“Outbreaks have sparked riots and propelled public-health innovations, prefigured revolutions and redrawn maps.” – The New Yorker, April 2020
“Nothing will be the same.”
That’s the overwhelming takeaway I’ve heard from dozens of conversations I’ve had with C-suite leaders, physicians, policy experts and media professionals these past few weeks.
When it comes to the business practices of large corporations, there’s no time to debate whether or when things might return to normal. If corporations truly stand for something – and nearly all of them claim to nowadays – the time to prove it is right now, as the crisis deepens and consumers look to corporations to step up and lead. Companies that wait this crisis out will learn – quickly – that once loyal customers will readily turn to competitors who made it a priority to be in service during this extraordinary moment.
Communicating that message of service means marketing. With that in mind, here’s a list of fundamental truths given today’s media landscape:
- Context matters more than ever. Every customer is consumed with understanding the threat and implications of the pandemic. High quality, trusted information is critical.
- Given this new context, marketing messaging can and must shift toward communicating how a company is adding value to society and its customers. Companies must recognize the severity of our times – brand messaging becomes serious and information dense.
- The majority of global marketers have frozen or cancelled their marketing plans, and all are struggling to identify and roll out relevant new messaging.
- When those messages are ready, marketers will find that traditional vehicles for messaging have shrunk or disappeared, or seem frivolous and out of context. No NBA or MLB, no Olympics, no live entertainment, and most advertising-driven television production has been suspended.
- Stuck inside and online, consumers are glued to news outlets, and have retreated to streaming video for escape – and the lion’s share of those services are ad free. Those with advertising models (Pluto, Roku, etc) have previously been viewed as nascent and unproven. This will change, but at present the connected TV sector lacks the inventory to satisfy the marketing needs of the world’s biggest brands.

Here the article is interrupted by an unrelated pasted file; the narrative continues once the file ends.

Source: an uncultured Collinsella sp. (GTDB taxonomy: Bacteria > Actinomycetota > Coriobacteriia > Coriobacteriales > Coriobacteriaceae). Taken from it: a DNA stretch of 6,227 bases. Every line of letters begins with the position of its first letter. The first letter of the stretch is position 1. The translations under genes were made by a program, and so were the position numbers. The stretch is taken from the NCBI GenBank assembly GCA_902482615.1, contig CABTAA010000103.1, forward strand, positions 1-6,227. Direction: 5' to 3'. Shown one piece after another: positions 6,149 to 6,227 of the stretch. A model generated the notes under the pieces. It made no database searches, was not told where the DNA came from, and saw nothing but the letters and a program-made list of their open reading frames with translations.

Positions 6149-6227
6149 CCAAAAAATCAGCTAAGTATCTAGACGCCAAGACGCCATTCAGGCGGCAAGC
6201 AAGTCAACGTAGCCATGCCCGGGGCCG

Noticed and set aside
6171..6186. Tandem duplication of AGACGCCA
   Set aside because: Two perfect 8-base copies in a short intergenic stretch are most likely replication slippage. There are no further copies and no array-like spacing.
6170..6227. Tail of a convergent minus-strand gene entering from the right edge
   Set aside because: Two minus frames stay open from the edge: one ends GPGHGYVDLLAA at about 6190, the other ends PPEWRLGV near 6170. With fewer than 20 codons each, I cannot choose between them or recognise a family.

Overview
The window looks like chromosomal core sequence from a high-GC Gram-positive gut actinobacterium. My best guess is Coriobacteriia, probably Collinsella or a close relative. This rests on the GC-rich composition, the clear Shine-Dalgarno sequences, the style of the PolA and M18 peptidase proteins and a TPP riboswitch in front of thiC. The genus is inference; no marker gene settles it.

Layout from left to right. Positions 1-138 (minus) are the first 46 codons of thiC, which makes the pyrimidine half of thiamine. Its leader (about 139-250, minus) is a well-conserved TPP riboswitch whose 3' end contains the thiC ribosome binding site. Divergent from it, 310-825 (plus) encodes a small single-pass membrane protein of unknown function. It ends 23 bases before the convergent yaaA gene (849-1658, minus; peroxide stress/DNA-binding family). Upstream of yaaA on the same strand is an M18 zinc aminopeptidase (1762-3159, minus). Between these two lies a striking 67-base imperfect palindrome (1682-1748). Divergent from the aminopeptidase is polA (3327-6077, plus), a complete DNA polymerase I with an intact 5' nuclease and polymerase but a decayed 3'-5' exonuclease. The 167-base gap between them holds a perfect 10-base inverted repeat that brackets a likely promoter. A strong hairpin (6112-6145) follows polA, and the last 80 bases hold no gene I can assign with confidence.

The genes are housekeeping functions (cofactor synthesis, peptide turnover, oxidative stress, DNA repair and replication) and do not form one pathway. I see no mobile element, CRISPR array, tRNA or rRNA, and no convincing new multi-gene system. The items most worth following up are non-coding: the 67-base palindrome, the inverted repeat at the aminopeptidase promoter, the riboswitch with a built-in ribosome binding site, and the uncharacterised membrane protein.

- Pushing context-driven marketing messaging on audience-driven services like Instagram or Facebook Newsfeed will come across as tone deaf. Again, context is now king. Where can serious, service-driven marketing messaging find the right context?
Turns out, there is a massive media channel that lives in a serious and information-dense context every minute of every day. This channel has nearly unlimited inventory, deep and consistent consumer engagement, and is eager for partnership with brand marketers.
This channel is called news. And if marketers are smart, they’ll realize that running their messaging in high quality news channels isn’t just good business, it’s good for society as well.
For decades, marketers have been eschewing journalism as a serious marketing channel, claiming that brands can’t be built adjacent to coverage of plane crashes, natural disasters, politics, or other staples of the news business. This misguided philosophy has led marketing agencies to create massive blacklists of terms like “Trump,” “guns,” and now, “COVID.” These lists direct tens of billions in programmatic advertising away from local and national news outlets, and toward “safer” channels like live sports on television and Facebook or YouTube online.
But it’s time for that to change. Perhaps the most important element of society’s response to the global pandemic lies in the curation and communication of high quality information, and calling that truth to those in power. Who but journalists will hold the governor of Georgia to account for mistruths, or the President of the United States? This has always been the role of journalism – and despite decades of declining revenues, most news outlets are rising to the challenge. Traffic and engagement to news channels has skyrocketed since the COVID outbreak – at The Recount*, we’ve seen spikes of up to 10-20 times our normal viewership.
It’s time for brands to rethink news as a marketing channel. This doesn’t mean brands should abandon their metrics of success – but forward thinking leaders in the industry have already proven that news channels can offer more engaged and receptive audiences. A friend and industry leading marketer (who prefers to not be named) has led the way in this regard, investing at least one in three of his media dollars in news channels last year. He tells me that not only are news audiences influential and affluent, they are five times more likely to recall advertising than general audiences, and six times more likely to engage with ads when they recall them.
Right now, we need more leaders like him to step up and support the news business. And it’s not just good business: journalists are keeping people informed at one of the most important and perilous times of our history. As our finest corporations bend to the work of finding ways to be in service to their customers, they can and should partner with the one media channel that has been committed to serve the public since its inception: Journalism.
*Yes, this post can be seen as self serving, and I’m fine with that. I’m convinced that the thesis is sound regardless of my position at Recount Media.
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